Family law is incredibly emotional, particularly when it comes to parenting and children’s issues. But there are basic “rookie” mistakes that well-meaning moms and dads make, despite their valiant efforts to present themselves as good parents focused on their children’s best interests.
One of those mistakes is surreptitiously recording your children or your separated spouse.
So many Canadian judges have criticized this practice that it is almost trite law that it should be avoided. For example, Ontario Justice Pazaratz says in Whidden v. Ellwood, 2016 ONSC 6938
“Parents shouldn’t surreptitiously audio record their children. It’s a breach of trust; an abuse of access; and a cheap manipulation of an innocent child. Sheidaei-Gandovani v. Makramati, 2014 ONCJ 82 (CanLII), 2014 ONCJ 82 (OCJ); Hameed v. Hameed, 2006 ONCJ 274 (CanLII), 2006 ONCJ 274 (OCJ); Jackson v. Mayerle, 2016 ONSC 72 (CanLII), 2016 ONSC 72 (SCJ)”.
A British Columbia judge wrote:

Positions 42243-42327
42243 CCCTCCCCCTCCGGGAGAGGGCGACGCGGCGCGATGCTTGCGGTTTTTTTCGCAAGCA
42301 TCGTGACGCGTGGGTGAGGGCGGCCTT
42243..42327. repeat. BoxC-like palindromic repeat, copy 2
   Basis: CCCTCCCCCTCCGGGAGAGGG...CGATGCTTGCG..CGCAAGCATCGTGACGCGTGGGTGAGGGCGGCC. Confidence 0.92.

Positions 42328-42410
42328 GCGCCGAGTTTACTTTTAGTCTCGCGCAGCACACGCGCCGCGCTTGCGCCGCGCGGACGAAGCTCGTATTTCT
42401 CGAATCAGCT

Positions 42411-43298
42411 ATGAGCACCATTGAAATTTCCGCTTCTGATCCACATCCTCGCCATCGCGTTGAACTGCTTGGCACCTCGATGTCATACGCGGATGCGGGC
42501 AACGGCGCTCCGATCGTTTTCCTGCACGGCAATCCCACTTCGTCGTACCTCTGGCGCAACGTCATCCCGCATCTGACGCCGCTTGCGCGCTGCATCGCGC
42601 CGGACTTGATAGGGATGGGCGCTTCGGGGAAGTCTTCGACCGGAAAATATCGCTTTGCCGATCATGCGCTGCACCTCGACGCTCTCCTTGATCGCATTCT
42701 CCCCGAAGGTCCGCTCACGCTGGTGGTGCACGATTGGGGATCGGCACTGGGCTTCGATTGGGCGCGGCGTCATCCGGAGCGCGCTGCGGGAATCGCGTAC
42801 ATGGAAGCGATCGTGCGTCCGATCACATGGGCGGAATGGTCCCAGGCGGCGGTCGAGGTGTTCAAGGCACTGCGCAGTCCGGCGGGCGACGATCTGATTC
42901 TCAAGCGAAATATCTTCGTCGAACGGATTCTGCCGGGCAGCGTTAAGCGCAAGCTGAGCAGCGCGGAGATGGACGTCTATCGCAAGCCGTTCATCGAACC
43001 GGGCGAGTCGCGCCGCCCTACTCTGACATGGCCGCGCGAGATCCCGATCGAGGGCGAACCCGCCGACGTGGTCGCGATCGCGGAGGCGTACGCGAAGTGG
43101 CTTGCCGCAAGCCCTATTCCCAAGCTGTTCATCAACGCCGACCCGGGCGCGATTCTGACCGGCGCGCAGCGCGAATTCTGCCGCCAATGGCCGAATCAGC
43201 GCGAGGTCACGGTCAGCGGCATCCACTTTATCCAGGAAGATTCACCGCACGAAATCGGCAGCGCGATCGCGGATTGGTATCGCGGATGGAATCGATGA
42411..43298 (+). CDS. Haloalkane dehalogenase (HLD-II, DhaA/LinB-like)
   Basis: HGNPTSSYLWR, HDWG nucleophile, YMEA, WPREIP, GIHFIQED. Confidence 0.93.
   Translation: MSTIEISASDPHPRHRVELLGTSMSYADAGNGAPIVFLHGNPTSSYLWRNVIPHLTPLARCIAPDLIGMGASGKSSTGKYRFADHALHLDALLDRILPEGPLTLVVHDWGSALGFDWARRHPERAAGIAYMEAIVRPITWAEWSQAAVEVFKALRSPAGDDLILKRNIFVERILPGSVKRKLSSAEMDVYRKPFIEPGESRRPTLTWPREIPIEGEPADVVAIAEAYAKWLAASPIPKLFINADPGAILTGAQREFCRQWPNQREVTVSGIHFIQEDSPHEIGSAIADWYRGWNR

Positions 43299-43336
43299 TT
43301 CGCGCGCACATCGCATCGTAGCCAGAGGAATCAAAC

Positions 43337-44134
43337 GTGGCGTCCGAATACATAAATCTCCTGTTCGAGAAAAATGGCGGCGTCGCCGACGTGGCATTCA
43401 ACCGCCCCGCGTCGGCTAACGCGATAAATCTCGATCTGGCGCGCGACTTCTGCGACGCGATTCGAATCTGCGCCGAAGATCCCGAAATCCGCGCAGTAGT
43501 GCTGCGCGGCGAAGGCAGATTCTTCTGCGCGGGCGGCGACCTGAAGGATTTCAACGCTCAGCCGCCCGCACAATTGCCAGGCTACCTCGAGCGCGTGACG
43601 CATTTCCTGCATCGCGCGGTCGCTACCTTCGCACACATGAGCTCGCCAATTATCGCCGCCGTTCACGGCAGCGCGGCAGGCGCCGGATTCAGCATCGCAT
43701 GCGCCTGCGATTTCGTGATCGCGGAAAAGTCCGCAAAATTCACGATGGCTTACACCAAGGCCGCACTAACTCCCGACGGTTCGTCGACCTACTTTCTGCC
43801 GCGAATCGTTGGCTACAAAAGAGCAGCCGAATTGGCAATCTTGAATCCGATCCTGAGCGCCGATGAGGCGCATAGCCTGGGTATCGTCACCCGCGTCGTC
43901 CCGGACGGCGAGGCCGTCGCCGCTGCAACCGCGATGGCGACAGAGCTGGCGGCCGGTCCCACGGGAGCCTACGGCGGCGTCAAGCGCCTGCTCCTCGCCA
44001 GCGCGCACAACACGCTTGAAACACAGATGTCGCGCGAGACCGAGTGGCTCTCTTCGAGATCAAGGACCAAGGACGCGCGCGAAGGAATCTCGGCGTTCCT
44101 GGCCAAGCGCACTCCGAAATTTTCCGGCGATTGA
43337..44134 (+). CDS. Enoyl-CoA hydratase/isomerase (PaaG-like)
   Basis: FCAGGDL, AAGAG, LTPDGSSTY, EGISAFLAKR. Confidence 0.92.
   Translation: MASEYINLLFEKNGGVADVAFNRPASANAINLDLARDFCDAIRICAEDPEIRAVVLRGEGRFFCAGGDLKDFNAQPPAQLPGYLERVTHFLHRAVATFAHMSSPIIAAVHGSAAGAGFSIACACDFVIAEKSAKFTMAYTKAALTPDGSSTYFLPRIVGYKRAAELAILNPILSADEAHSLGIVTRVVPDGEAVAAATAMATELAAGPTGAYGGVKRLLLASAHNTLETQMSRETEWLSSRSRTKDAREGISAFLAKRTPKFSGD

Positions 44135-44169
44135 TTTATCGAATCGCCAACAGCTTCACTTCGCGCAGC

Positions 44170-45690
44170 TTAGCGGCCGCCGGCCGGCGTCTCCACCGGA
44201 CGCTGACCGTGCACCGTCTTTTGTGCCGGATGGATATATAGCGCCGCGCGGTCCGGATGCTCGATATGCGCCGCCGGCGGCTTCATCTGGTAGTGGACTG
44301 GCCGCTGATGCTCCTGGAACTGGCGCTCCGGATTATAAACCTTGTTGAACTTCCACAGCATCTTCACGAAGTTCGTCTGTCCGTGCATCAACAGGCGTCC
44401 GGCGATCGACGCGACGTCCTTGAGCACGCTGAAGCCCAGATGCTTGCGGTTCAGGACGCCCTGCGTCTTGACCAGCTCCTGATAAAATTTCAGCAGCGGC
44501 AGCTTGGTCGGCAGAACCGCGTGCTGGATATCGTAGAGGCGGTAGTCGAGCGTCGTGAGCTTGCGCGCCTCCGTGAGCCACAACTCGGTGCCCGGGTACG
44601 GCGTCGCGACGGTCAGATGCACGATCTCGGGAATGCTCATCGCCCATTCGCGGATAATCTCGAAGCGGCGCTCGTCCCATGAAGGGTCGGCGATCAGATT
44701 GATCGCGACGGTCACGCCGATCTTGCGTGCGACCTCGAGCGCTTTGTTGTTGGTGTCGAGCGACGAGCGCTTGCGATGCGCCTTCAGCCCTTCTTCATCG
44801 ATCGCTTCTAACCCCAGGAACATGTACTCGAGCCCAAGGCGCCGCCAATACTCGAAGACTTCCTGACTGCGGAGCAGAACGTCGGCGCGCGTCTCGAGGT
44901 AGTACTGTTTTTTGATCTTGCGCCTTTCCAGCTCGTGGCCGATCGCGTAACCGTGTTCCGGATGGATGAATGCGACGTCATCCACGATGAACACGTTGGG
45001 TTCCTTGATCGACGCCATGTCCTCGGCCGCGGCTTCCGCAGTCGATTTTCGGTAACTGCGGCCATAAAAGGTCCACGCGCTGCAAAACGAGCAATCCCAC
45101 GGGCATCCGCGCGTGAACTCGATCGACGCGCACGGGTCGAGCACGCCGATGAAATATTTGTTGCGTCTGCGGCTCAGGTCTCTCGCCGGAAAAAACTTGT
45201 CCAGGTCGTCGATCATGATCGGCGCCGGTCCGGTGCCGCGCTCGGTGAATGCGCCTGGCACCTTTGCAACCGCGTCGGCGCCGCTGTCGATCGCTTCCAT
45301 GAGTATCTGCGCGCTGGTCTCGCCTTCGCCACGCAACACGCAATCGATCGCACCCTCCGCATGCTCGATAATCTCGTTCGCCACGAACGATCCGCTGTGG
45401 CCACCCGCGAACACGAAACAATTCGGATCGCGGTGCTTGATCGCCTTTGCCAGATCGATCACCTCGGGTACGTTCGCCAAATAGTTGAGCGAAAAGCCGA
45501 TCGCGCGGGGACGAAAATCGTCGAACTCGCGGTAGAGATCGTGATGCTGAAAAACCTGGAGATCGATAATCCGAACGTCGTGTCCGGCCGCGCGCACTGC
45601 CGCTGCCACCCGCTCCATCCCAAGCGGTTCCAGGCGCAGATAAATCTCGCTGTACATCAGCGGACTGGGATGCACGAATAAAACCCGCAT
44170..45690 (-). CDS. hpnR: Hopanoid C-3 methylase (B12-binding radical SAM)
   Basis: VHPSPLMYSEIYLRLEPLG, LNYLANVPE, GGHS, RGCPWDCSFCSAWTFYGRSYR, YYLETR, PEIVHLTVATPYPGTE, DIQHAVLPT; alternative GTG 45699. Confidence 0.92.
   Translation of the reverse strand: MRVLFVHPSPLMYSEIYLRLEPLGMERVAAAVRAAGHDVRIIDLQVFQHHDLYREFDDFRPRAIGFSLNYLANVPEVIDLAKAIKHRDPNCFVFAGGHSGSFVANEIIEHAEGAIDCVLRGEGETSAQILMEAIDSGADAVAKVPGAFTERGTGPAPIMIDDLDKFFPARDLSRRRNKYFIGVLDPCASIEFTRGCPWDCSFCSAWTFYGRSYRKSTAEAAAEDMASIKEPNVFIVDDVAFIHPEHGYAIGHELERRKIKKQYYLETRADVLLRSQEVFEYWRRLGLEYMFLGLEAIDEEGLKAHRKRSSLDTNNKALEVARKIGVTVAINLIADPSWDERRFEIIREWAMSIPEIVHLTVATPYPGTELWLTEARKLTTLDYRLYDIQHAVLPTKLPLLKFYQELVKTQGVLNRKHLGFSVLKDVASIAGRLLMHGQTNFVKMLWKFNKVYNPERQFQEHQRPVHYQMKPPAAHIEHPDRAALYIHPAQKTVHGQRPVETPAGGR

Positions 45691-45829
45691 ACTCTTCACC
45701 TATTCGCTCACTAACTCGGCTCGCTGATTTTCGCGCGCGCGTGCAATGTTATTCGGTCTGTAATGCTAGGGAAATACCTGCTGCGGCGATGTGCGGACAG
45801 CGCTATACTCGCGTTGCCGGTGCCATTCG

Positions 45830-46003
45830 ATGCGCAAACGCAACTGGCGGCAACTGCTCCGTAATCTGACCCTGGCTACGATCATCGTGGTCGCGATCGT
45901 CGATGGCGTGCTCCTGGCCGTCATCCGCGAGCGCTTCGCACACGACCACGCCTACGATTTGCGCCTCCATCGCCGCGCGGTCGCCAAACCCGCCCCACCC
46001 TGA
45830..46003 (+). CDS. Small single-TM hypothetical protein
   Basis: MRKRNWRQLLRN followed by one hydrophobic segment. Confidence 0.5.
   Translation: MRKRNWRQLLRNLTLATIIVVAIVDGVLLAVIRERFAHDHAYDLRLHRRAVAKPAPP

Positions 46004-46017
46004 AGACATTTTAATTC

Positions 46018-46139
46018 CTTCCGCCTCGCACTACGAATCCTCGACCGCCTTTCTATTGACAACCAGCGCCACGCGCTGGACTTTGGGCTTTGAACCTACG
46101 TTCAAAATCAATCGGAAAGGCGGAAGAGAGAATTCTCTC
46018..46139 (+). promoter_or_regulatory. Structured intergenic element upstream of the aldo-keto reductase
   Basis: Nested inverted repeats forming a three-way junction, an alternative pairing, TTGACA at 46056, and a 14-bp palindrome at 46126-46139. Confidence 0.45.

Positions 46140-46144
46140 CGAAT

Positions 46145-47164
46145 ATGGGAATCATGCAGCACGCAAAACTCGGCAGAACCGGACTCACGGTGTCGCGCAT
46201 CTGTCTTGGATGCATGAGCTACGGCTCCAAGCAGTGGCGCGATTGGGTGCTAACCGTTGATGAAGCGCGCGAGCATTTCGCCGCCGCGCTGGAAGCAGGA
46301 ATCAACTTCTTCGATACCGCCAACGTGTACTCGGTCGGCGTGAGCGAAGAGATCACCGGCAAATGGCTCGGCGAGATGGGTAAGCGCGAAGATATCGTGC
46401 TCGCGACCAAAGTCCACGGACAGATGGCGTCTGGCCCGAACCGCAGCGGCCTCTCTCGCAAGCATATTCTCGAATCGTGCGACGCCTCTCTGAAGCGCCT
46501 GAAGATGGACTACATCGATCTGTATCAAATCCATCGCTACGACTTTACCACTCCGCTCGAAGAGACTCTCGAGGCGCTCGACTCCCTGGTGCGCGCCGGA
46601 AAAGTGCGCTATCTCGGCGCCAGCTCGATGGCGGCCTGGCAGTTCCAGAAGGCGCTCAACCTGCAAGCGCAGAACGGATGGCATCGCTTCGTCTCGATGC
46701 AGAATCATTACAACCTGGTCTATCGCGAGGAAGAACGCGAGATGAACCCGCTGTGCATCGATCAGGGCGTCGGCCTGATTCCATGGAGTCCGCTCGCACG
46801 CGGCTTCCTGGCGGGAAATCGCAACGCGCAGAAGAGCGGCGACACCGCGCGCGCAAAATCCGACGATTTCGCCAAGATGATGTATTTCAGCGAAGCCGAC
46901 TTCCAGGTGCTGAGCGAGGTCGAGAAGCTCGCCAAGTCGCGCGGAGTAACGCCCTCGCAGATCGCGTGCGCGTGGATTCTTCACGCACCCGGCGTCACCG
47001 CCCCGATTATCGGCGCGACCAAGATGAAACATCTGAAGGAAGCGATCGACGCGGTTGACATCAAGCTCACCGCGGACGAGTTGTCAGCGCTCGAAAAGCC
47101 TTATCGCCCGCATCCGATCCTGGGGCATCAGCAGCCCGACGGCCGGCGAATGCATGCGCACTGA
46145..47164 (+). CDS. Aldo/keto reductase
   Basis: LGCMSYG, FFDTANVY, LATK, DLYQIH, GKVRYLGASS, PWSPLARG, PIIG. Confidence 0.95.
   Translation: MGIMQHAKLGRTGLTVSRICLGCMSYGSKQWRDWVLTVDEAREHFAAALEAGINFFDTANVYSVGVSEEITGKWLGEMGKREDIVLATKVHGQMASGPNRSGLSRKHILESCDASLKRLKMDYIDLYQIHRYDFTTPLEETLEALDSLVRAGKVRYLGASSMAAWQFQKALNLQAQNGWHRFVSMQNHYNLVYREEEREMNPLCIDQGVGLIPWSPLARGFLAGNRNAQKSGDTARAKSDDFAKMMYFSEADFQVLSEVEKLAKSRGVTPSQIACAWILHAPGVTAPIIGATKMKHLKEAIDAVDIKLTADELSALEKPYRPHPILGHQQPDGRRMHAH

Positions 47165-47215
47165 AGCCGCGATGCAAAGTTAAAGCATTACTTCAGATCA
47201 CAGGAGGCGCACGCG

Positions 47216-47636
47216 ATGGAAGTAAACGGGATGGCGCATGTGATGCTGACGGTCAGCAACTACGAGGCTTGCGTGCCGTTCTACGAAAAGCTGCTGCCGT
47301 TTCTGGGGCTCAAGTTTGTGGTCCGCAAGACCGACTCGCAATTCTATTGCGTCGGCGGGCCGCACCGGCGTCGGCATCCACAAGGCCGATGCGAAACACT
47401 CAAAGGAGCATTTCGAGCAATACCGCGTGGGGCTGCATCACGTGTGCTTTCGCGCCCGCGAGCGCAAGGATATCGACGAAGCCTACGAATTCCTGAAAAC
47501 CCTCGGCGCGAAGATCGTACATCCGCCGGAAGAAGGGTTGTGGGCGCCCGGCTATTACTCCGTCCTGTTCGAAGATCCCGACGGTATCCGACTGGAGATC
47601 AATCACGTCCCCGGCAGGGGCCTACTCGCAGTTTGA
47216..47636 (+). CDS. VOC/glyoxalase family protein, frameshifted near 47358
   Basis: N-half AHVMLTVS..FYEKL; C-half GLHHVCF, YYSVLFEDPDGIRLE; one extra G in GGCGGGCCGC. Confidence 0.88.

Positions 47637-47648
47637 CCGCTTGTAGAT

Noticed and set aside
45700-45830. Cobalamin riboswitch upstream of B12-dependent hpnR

“I am of the opinion that it is not desirable to encourage the surreptitious recording of household conversations, particular so when it is done in the family home and the conversations are between family members. This is an odious practice.” (Seddon v. Seddon 1994 BCSC 1062)
The rationale for filming your child during a parenting exchange time is usually done to show one of the following behaviours:
a) The child’s unwillingness to go to the other parent;
b) The child’s eagerness to go to the other parent;
c) The opportunity to present evidence of the other parent’s nastiness, bad language, late arrival, abusive behaviour, etc.
Yes, you will find judges who will admit audio/video recordings into evidence, but the general consensus is that they are rarely useful or necessary for a judge to determine how to determine custody or divide parenting time between parents.
Why do judges dislike audio or video recordings? Because:
a) Parents use recordings to make the other parent look bad, but more often then not it backfires, causing the Court to doubt the judgment of the recording parent;
b) Recording your child or spouse raises doubts about how a fit parent could be so insensitive as to place an innocent child in the middle of an inflammatory situation;
c) The clear message to the child is “Look how bad your mother/father is, so much so that I have to record him/her”.
And yet, clients will continue to ignore the good advice they receive from their lawyers and smartphones will continue to be a part of a warring parent’s arsenal…sad but true.
Lawdiva aka Georgialee Lang